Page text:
MARQUETTE, Mich. (AP) — A group of artists has formed in northern Michigan with an interest in growing the area’s creative class and drawing creative industries to the Upper Peninsula.
Evolve MQT is supported by the Marquette Chamber of Commerce, The Mining Journal reported.
The city adopted a 10-year Arts and Culture Master Plan four years ago with the goal of creating a community calendar and a community culture and creative alliance, said Tiina Harris, manager of the arts and culture division within the city’s Community Services Department.
The alliance will work to create an attractive, supportive and sustainable atmosphere for artists and businesses. It will also collaborate with the Upper Peninsula Arts and Culture Alliance on a regional level.
Most Read Nation & World Stories
- Harriet Tubman is already appearing on $20 bills whether Trump officials like it or not
- A 102-year-old woman is being evicted so the landlords' daughter can move in
- In Baltimore and other cities, a stolen NSA tool wreaks havoc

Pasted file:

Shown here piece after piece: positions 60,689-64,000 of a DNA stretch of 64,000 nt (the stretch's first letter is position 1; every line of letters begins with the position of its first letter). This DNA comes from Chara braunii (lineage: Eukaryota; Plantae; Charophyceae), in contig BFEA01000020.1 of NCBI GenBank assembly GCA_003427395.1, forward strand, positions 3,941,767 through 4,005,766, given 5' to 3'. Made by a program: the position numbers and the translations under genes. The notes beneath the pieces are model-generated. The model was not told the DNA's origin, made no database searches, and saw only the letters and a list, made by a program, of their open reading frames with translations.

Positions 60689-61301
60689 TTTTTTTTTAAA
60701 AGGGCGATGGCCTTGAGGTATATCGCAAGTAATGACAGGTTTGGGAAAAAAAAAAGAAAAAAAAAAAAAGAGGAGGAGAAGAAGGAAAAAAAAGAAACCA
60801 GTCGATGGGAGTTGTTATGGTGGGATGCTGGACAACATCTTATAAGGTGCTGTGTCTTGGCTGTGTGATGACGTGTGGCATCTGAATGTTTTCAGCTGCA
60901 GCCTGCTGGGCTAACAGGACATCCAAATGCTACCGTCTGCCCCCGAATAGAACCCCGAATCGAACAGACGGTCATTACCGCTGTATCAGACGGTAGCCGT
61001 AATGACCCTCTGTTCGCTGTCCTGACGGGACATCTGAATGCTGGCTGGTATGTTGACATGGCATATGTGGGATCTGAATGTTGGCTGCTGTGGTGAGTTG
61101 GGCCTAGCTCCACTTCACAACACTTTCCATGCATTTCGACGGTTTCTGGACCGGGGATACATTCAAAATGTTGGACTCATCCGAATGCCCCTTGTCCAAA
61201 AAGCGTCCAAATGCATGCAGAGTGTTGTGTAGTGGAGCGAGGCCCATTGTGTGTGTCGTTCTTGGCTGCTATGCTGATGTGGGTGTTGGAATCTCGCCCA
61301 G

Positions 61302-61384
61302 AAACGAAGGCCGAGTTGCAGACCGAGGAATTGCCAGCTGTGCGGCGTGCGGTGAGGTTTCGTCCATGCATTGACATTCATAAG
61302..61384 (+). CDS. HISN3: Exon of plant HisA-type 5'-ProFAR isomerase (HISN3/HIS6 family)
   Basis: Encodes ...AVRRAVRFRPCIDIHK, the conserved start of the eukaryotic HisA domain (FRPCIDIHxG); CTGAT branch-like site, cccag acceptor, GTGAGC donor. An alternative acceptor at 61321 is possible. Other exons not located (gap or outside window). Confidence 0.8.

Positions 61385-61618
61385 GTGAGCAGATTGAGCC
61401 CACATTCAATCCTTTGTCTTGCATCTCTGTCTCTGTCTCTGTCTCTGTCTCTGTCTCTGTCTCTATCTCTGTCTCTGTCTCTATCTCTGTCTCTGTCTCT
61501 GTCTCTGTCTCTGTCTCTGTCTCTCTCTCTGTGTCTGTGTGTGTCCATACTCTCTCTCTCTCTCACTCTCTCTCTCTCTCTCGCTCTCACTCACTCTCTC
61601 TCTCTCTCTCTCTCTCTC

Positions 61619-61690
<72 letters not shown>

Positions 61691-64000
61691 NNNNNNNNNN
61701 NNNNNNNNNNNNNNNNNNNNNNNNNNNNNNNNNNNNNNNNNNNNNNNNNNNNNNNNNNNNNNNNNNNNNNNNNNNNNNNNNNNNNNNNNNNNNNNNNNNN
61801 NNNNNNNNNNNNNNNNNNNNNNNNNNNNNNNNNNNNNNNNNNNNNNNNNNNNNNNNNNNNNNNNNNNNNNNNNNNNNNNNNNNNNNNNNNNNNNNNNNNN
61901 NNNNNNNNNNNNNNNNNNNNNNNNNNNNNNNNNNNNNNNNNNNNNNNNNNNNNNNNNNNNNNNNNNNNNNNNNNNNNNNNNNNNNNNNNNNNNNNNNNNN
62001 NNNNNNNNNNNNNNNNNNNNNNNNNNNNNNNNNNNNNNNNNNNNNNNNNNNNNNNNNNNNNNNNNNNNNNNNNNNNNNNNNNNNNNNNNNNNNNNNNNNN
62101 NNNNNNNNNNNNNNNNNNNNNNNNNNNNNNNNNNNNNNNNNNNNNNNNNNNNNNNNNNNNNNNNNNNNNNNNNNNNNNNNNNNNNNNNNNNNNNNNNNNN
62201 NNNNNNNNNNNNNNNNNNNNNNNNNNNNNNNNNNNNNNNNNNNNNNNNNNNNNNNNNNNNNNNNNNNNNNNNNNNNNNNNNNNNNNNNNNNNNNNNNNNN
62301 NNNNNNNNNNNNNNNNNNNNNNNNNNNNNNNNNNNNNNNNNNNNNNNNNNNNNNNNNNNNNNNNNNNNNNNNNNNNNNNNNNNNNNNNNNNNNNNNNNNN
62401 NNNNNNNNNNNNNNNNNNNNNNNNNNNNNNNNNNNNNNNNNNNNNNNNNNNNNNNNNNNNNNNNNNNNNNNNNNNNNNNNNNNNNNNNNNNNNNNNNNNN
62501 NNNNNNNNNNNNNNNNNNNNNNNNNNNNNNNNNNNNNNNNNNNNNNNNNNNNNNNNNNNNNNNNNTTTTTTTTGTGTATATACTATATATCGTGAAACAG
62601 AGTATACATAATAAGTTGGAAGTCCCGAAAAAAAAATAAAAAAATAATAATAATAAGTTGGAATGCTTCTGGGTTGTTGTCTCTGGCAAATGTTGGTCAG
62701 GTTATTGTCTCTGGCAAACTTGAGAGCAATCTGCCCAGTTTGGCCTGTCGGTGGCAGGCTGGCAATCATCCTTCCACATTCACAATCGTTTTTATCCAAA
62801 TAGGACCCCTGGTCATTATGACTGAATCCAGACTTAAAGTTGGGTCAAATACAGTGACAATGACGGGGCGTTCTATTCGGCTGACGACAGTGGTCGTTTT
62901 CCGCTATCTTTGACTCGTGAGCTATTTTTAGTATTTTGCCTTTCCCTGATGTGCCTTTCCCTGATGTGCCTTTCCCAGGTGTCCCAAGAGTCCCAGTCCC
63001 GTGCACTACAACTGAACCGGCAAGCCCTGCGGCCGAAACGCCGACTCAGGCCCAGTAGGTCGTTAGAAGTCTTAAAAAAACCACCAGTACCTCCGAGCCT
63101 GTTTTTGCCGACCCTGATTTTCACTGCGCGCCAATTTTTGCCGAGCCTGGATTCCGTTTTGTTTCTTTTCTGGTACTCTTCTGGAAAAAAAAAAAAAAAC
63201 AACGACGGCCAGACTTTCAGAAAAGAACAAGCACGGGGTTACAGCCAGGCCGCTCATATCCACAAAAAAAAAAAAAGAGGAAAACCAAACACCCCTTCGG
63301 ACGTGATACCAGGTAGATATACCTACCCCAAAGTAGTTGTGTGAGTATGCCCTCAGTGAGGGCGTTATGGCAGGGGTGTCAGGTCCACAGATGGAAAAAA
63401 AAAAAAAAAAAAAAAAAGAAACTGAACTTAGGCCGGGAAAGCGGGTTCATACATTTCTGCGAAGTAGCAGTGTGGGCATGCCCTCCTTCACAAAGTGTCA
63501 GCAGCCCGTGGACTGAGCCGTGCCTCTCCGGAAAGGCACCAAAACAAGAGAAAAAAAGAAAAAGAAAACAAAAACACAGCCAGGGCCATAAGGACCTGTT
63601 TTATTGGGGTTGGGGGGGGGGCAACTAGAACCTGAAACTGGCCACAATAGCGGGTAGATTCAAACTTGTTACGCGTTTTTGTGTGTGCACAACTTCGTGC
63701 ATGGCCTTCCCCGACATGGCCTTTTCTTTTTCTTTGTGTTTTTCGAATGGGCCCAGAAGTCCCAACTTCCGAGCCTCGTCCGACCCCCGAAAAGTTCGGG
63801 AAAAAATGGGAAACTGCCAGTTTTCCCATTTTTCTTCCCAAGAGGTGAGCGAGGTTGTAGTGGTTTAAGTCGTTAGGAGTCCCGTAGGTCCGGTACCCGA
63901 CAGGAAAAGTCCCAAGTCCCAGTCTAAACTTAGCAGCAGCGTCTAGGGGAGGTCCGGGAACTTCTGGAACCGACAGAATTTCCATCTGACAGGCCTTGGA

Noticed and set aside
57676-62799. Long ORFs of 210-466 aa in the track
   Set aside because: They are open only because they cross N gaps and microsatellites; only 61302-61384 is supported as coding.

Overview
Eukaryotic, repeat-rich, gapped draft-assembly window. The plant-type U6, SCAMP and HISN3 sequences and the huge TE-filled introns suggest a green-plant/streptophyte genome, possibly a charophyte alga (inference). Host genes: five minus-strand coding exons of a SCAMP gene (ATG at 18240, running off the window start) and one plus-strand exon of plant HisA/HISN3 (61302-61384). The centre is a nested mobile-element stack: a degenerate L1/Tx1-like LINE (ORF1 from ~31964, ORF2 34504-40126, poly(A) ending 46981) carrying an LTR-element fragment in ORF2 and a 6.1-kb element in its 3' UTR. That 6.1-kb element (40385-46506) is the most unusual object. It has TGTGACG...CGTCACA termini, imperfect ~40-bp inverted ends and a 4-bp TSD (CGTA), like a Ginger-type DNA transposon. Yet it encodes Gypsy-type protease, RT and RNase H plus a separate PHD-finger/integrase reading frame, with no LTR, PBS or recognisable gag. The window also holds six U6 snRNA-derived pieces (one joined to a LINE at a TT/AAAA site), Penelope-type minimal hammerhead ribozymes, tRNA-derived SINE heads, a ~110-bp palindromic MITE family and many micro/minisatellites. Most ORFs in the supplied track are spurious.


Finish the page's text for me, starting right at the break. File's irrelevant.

- Hawaii woman missing for 2 weeks rescued from Maui forest VIEW
- Anna the anaconda got pregnant all by herself — by 'virgin birth'
“We want to see people doing innovative, crazy, wild stuff, and we want to see that become the real landscape of this place, the future of this place,” said Josh MacIvor-Anderson, an author and Evolve MQT member.
Evolve runs the Marquette Creative Residency program, which gives three creative individuals private housing for three months at a retreat downtown.
“Our hope was to bring in folks to work, participate, hang out and breathe the same air and basically spread the word, basically tell their community, their social members, ‘Yeah, Marquette’s a cool place,'” MacIvor-Anderson said.
Other projects at Evolve include an ambassador program and a conversation series. Ambassadors receive stipends to attend out-of-state creative events, said Jamie Weeder, artistic director of the Upper Peninsula Shakespeare Festival. The “Seat at the Table” conversation series will bring together local creative individuals from various disciplines to talk about their successes, struggles and processes.
“We have the opportunity that not many communities have to build up our creative economy and spear its trajectory,” Weeder said.
Information from: The Mining Journal, http://www.miningjournal.net